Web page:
Sports & Games

How to Improve Your Barre Technique

Authored by Misty Copeland

Ballet Dancer

Exercising at the barre prepares you for performances. When you focus more on the quality and less on repetition, your barre work can take an almost meditative quality that will prepare you for the challenges of being a professional dancer.

Method 1 of 4

Warming Up with Pliés

Face the barre in second position.

Focus on engaging your core and getting your hips wrapped and strong. Straighten your knees as much as possible as you push your weight down through your heels. Your shoulders should feel locked in and open.

Did you know?

Facing the barre isn’t just for children! It’s a really good way to work on stability while warming up.

Do very small pliés.

They’ll still warm you up in about 30 seconds. Stay engaged in keeping everything straight and up—each part influences the other. Focus less on repetition and more on the quality of plié.

Push your knees back as you plié.

Be careful not to tuck your hips or arch your lower back—they should remain tight. Lift your chest slightly upward and outward in order to keep your shoulders pushed back slightly.

Plant your heels and fully straighten your legs.

Don’t shift your weight to the balls of your feet—this will cause you to fall out of alignment and lose your balance.

Did you know?

A plié is one of the most important ballet movements and should be treated as such, with no frivolous movement or drops. Keep your body engaged and connected throughout.

Method 2 of 4


Begin in first position and use your shoulders to stay symmetrical.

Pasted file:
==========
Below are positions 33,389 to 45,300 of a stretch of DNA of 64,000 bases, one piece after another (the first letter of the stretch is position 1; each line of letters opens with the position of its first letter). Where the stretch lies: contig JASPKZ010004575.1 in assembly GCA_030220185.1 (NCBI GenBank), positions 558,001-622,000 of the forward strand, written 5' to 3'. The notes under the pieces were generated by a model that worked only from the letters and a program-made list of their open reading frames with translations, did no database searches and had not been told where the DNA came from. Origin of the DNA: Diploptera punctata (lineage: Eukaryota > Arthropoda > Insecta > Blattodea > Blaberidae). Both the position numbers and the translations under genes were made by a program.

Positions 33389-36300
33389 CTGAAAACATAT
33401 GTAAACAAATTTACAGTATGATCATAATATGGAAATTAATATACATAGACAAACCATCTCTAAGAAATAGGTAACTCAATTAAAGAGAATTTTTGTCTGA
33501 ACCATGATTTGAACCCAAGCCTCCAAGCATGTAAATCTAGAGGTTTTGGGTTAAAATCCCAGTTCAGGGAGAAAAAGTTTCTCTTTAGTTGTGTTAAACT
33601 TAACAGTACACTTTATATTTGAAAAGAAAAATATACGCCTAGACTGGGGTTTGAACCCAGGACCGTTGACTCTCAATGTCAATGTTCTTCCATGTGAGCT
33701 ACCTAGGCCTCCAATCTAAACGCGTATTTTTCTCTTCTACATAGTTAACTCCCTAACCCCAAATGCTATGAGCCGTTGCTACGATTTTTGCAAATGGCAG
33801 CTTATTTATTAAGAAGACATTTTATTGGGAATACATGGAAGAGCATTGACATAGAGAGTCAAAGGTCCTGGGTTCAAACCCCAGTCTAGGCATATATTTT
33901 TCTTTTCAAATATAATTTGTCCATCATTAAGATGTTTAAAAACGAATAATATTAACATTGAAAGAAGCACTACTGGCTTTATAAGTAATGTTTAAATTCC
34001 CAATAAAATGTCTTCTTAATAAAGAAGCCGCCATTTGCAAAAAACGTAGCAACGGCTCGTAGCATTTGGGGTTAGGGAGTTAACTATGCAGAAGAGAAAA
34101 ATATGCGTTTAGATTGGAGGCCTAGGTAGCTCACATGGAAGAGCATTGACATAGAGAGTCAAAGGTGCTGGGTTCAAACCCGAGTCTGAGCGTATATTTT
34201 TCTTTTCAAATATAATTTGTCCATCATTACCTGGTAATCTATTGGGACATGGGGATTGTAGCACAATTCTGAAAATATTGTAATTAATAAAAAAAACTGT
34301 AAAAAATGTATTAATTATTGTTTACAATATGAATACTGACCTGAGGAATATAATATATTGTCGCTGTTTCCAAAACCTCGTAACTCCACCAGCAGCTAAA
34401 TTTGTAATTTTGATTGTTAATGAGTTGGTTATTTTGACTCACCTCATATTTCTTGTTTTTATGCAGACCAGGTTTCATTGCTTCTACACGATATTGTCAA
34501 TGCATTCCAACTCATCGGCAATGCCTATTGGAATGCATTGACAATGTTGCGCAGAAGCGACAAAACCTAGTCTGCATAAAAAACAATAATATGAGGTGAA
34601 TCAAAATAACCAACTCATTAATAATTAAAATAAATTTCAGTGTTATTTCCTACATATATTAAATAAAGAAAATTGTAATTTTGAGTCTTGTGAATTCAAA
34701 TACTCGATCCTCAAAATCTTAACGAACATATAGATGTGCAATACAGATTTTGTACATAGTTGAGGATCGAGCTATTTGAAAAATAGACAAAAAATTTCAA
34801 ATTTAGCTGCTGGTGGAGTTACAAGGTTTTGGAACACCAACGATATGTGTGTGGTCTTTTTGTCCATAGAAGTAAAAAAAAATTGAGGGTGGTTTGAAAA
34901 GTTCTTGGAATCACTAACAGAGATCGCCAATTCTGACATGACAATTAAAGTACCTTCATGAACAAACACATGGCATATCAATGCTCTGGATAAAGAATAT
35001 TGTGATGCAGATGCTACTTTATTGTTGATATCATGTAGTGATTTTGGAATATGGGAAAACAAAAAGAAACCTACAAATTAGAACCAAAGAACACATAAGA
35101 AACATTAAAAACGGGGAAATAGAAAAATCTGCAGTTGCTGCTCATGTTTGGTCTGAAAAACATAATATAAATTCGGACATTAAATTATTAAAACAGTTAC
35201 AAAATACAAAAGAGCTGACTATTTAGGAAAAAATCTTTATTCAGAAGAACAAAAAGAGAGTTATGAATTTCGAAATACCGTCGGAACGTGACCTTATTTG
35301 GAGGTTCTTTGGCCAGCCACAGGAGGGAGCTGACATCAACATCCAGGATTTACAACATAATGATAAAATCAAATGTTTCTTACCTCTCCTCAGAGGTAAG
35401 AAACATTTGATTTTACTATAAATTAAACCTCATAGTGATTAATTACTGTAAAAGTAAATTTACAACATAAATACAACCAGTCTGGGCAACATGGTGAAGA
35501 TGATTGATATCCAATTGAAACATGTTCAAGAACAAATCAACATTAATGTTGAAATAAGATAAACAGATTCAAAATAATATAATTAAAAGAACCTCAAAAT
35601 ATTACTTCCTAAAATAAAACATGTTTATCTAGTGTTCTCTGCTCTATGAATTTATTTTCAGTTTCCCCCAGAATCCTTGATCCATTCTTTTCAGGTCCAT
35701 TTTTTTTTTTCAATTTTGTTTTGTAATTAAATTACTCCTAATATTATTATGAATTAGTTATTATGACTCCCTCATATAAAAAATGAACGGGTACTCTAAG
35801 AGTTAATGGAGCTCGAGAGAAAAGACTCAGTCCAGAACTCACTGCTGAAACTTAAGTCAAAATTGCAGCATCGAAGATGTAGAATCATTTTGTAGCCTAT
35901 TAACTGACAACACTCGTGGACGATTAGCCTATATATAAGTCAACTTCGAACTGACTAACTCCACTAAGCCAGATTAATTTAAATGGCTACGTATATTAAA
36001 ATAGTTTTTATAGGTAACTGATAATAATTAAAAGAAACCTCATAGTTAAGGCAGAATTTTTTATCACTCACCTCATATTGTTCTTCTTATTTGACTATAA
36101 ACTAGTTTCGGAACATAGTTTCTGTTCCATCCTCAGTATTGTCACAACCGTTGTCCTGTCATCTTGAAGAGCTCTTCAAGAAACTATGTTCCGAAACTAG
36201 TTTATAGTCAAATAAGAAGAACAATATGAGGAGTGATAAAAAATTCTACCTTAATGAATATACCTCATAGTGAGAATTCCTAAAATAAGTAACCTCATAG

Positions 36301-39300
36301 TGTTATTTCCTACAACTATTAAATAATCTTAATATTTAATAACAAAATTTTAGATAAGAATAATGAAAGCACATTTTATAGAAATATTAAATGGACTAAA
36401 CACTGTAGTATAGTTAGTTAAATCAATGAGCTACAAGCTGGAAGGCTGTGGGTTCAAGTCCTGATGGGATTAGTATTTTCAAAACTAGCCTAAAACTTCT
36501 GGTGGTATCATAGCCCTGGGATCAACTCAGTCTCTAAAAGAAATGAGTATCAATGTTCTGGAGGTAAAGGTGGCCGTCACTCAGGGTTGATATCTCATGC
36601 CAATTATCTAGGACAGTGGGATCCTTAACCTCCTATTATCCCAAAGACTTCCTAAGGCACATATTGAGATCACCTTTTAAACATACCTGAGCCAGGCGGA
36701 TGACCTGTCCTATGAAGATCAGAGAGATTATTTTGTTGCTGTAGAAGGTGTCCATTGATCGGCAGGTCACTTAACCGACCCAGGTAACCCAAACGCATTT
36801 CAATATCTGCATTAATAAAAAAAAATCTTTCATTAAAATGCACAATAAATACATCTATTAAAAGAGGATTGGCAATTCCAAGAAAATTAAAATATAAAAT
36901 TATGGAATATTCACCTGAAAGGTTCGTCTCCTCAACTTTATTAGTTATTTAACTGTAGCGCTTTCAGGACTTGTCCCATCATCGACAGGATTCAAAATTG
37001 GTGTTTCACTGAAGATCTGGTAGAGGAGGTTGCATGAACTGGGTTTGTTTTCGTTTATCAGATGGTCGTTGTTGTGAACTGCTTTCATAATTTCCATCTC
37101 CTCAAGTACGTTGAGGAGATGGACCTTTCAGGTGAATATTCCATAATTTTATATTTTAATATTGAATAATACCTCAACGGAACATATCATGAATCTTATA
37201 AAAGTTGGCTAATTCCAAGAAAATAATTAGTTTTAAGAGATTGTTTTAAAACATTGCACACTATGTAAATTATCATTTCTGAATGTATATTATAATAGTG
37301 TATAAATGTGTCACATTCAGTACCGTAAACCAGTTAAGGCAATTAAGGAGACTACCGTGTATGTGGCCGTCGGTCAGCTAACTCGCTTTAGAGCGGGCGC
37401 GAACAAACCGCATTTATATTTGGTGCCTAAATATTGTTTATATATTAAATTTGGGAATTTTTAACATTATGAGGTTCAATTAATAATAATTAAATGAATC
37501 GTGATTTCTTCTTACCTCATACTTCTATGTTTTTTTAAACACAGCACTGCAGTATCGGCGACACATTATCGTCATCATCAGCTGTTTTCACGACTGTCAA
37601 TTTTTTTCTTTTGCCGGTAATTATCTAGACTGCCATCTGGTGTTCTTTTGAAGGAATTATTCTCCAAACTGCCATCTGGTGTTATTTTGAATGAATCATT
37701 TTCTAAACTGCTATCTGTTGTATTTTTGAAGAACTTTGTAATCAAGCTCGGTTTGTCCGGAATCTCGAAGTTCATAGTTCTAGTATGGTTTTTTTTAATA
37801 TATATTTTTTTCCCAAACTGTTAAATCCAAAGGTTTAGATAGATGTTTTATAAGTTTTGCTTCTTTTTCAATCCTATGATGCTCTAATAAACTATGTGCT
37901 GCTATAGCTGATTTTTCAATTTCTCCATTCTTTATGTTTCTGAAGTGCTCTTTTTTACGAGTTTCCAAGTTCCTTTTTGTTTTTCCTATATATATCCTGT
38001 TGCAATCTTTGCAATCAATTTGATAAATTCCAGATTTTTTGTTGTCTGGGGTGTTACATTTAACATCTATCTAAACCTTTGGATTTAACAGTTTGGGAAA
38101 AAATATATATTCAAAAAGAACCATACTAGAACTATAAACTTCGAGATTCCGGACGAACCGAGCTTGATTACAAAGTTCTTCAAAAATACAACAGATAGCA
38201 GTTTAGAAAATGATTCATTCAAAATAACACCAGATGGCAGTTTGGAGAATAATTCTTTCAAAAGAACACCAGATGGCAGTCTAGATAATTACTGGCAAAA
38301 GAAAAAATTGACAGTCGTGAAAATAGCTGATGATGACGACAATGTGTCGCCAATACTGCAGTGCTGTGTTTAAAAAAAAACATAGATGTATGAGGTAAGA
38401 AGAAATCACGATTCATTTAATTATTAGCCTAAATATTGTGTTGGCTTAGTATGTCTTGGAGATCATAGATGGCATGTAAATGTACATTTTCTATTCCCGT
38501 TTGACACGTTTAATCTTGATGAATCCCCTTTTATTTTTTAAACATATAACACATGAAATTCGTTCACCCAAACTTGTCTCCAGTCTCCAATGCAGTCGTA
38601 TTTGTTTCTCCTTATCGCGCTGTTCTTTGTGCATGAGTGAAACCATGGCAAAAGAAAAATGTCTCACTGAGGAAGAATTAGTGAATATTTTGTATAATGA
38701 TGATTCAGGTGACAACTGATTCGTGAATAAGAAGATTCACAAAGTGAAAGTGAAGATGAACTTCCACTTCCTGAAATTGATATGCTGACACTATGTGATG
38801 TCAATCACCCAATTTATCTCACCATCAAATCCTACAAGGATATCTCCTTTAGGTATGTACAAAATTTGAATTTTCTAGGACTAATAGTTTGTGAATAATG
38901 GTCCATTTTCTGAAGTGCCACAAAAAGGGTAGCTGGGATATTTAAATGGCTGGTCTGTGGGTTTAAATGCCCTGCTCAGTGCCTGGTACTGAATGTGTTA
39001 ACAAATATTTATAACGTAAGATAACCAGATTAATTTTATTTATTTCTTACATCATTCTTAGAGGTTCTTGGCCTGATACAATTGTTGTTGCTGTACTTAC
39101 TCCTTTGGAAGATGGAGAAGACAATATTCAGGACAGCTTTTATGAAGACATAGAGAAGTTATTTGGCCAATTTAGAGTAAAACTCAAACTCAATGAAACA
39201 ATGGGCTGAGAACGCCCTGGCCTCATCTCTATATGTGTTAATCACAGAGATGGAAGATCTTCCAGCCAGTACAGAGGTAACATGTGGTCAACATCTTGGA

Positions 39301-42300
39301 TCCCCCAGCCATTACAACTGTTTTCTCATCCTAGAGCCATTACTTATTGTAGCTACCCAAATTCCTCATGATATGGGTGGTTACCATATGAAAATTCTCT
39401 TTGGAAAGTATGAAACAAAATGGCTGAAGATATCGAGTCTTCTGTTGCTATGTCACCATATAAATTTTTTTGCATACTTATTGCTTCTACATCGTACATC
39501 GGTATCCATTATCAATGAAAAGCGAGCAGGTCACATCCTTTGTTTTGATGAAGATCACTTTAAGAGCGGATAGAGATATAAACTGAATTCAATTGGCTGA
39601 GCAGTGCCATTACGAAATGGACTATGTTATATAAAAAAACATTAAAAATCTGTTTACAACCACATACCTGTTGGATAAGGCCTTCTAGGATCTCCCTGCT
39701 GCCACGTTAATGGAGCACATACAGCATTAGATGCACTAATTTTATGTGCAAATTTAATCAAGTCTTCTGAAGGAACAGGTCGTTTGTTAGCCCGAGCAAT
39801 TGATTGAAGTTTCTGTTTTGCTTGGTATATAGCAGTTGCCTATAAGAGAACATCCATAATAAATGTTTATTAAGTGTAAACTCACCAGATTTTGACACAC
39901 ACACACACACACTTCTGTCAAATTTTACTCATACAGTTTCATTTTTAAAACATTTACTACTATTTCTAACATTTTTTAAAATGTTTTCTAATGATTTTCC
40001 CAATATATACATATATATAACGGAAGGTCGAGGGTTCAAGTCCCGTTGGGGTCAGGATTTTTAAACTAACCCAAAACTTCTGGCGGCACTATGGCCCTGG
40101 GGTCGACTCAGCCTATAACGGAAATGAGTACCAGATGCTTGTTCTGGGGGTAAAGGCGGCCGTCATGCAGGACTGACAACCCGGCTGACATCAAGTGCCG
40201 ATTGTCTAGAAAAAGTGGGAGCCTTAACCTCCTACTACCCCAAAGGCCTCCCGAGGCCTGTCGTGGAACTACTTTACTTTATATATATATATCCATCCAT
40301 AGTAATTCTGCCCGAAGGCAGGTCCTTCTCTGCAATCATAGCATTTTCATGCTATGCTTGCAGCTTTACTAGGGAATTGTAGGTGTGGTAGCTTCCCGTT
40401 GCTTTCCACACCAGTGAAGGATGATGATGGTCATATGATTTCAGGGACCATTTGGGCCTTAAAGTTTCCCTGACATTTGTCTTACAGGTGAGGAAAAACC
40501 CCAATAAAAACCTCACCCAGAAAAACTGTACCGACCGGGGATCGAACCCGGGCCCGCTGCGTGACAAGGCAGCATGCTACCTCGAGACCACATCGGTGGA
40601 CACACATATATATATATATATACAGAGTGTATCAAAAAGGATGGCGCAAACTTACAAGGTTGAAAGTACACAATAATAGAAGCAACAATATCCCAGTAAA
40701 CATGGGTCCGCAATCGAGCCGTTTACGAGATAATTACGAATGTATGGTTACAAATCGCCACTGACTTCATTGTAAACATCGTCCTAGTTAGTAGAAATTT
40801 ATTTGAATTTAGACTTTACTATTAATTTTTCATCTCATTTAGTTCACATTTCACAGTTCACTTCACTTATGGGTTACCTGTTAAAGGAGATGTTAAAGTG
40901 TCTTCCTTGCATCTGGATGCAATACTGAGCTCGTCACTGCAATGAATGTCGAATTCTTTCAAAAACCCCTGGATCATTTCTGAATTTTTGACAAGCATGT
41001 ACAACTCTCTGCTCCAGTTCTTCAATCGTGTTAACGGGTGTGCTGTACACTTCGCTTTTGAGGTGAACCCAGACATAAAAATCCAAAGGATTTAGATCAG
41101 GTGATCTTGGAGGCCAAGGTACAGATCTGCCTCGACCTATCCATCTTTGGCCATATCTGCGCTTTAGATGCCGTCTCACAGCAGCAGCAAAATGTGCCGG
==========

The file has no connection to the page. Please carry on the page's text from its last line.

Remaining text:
Engage your lat muscles—that will keep your shoulders down and your chest slightly lifted up and out.

Did you know?

If you’re hyperextended, don’t force your feet together. Instead, keep a small space between your heels and correctly align your body.

Extend your leg.

First by pushing through your heels, then the ball of your foot, and finally by pointing your toes.

Did you know?

Wearing socks instead of ballet slippers allows you to feel the floor and also articulate your feet. They also do not hold tension in your insteps or toes.

Take a moment to stretch, then continue on both sides while slightly increasing speed.

Work to stay stationary. Shift or move as little as possible within the hips. These exercises might be exhausting at first, but correct placement leads to more stamina, because you’ll be utilizing less energy to move.

Method 3 of 4

Temps Lié

Begin with demi-pliés, pushing your knees back as they bend.

This will keep them pointed in the same direction as when your legs are straight.

Check your alignment.

Shoulders down, middle back engaged, core in and up, glutes tightened, and legs straight.

Lift your leg, keeping both legs fully straight.

Push down on your standing heel. Fight the urge to shift side to side. Instead, press your shoulders downward and keep your back and core engaged, moving as one unit.

Did you know?

You can keep your hands lightly on the barre, but don’t grip it or rely on it for balance.

Repeat, going front to back instead of side to side.

Push through on your standing heel as you tendu forward, then tighten your glutes and back muscles as you tendu back. Your hips should remain square to the barre.

Come to fourth position before the next plié.

Keep your knees pointed outward as you plié. Your hips should be turned out.

Did you know?

Training equally on both sides will prevent you from favoring one side over the other.

Method 4 of 4

Ronds de Jambe

Circle your leg and pass through first position.

Don’t let your leg cross your center line, or heel. This provides stability and better control of your hips. Keep your thighs and glutes tight so you don’t sit in your standing hip.

Move from à la seconde through écarté and back to arabesque.

This can be challenging, so be sure to keep both hips still and square to the barre.

Turn outward.

Keep your shoulders, back, hips, and legs in unison. No one piece should lead the other.

Record your technique and review.

This will eventually feel like second nature, but for now, reviewing your warm-ups and practices will set you up for consistent and balanced arabesques.

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MSCHF Drop #27
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